by Jonathan Tropper
    read by John Shea
    Published by Penguin Audio
    Approx. 8.5 hours

    I wasn’t really sure what I was getting into when I picked this audiobook to be my next to hear. Sure the synopsis on the cover tells of Drew Silver, a drummer formerly with a one hit wonder band, who is struggling to get by after a failed career and a failed marriage, is confronted with a life or death situation opts out of the life portion. I thought really I was going to hear an audiobook about a former rock star’s romp through his days as if they were his last. I couldn’t have been any more wrong. What this book turned out to be is an emotional romp through life and its many surprises.

    Let me start out by talking about the reader, John Shea, his voicing of Silver, subject of all this life affirming novel, is beautiful. Silver is pretty much a laid back person, who knows he’s screwed up a good chunk of his life and is ready to move on, but Silver has a deeper part of his psyche that John Shea is able to bring out in this performance. Shea not only brings Silver to full three-dimensional life but is also able to deliver the audiobook and all its characters to the listener in such a dynamic that pulls them into the story and won’t let them escape. All the emotions in this book, which pretty much runs the gamut of human emotions, are brought to life through the expert vocalizations of John Shea.

    The surprising part of this book is the use of wit and humor to get through some of the toughest events that are emotionally trying. While the humor is not laugh out loud funny, although, there are some of those moments, it is just the right amount to make these characters come to life and be much more real and, well, human. Jonathan Tropper is able to create the dialogue that never seems fake or contrived. All conversations are very real and when dealing with the situations the characters are put through feel very natural.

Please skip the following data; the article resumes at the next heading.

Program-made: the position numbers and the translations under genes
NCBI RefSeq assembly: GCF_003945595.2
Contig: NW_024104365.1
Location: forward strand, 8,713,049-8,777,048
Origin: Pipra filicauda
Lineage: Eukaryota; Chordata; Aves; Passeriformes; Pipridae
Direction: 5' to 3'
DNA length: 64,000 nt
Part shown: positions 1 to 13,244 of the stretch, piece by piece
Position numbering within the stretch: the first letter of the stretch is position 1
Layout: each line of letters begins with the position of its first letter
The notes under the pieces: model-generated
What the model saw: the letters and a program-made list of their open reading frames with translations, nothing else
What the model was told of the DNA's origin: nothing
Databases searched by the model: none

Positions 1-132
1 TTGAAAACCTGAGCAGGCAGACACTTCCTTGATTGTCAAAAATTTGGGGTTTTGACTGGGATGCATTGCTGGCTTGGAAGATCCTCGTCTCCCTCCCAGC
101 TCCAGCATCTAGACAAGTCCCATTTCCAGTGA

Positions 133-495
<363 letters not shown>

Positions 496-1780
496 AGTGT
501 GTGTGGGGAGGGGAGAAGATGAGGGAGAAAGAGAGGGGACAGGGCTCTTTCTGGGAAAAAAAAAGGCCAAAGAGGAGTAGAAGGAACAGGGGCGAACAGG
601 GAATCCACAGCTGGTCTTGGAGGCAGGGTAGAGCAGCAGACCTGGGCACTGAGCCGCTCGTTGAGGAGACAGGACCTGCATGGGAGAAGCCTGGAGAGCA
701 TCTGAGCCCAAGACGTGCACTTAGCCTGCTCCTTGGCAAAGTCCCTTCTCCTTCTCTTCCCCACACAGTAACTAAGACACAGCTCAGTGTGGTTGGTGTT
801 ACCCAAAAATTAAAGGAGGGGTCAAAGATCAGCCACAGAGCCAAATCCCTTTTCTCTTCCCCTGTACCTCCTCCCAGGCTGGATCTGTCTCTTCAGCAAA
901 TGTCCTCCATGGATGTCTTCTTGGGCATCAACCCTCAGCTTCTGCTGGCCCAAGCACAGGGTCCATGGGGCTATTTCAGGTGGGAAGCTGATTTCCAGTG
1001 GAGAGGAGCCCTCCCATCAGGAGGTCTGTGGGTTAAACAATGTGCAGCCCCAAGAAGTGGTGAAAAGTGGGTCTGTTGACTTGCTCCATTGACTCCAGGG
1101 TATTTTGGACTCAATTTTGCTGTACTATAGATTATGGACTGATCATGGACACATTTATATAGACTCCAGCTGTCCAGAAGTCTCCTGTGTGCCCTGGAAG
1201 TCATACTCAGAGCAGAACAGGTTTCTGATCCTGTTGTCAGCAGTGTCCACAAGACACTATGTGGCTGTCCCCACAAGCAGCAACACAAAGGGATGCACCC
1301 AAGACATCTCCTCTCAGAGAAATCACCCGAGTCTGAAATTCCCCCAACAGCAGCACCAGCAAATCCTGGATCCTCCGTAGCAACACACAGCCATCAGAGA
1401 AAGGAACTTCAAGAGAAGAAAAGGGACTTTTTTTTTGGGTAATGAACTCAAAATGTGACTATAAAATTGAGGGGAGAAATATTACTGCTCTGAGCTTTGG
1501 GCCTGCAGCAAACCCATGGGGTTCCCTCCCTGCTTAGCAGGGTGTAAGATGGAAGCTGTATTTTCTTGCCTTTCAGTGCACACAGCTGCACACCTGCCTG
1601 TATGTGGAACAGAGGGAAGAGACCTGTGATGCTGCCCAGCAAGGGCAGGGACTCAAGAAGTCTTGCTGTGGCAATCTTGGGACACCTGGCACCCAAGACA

Some examples of the emotional ups and downs are when one of Silver’s friends admits he’s been going through chemo without telling anyone for weeks and then wishing he had a relationship with his son, Silver and friends take him on a road trip to try to take amends. On the road trip they find out the reason the friend is estranged from his son is that he slept with his son’s fiance, now wife. All the twists and turns in the story come out to an ending that leaves you guessing and yet feeling fulfilled.

    The gist of the story is that Silver, former drummer for the Bent Daisies, is struggling through life. The Bent Daisies had one hit, which Silver wrote, and then the lead singer strikes out for a solo career and becomes very successful. In the meantime, Silver gets by, barely, on his royalty checks, playing in wedding bands and for bar/bat mitzvahs, and by donating sperm for scientific experiments.

    Silver also has failed at being a husband and father and after 15 years of living as a divorce in an apartment full of mopey older divorced men, he’s become pretty cynical. His wife is about to marry a man who Silver can’t seem to make himself hate, he tries, but he knows this guy, a Surgeon is good for his ex-wife and daughter. His daughter, Casey, who has never really been a part of his life, due to his own fault, comes to him in a time of need. She’s 18 and pregnant. She tells him before she tells her mother, because she cares less about letting him down. After some heartfelt discussion, he agrees to be there for her no matter what decision she makes.

    Casey decides on an abortion and Silver takes her to the clinic, just as they are filling out papers and waiting, Silver suffers a stroke. Before I talk more about the story, I have to say that Jonathan Tropper’s description and all of Silver’s inner dialogue are pure genius in giving an outsider a view of what is going on in Silver’s mind at the time. In fact all through the book Silver’s inner dialogue (which due to the stroke become accidentally spoken aloud) are beautiful descriptions of the past present and future for Silver.

    Silver wakes in the hospital with Casey worrying over him. As he awakens the doctor, who also happens to be his ex-wife’s fiance, explains that he has a tear in his aorta and that the stroke was caused by the clot from this tear loosening and hitting the brain. Silver needs an operation to repair the tear or he will die soon. Silver says that’s all fine, but he won’t be taking the surgery. This is when everything goes haywire. Silver begins voicing all his thoughts aloud, constantly stating his fears and regrets aloud. Silver decides to make the best of the rest of his short life, but the rest of his family are set to convince him to get the surgery. Silver’s father, a Rabbi, asks why does he choose death, to which Silver replies, “It’s not that I choose death, it’s just that I don’t choose life.”

    Through some strange misadventures and life affirming events Silver finds what in his life he’s been missing, and not until the very end do we find out whether or not he will take the surgery and even then it’s an insightful end. Poignant, witty, heartbreaking and uplifting all at the same time is what makes this book a great read.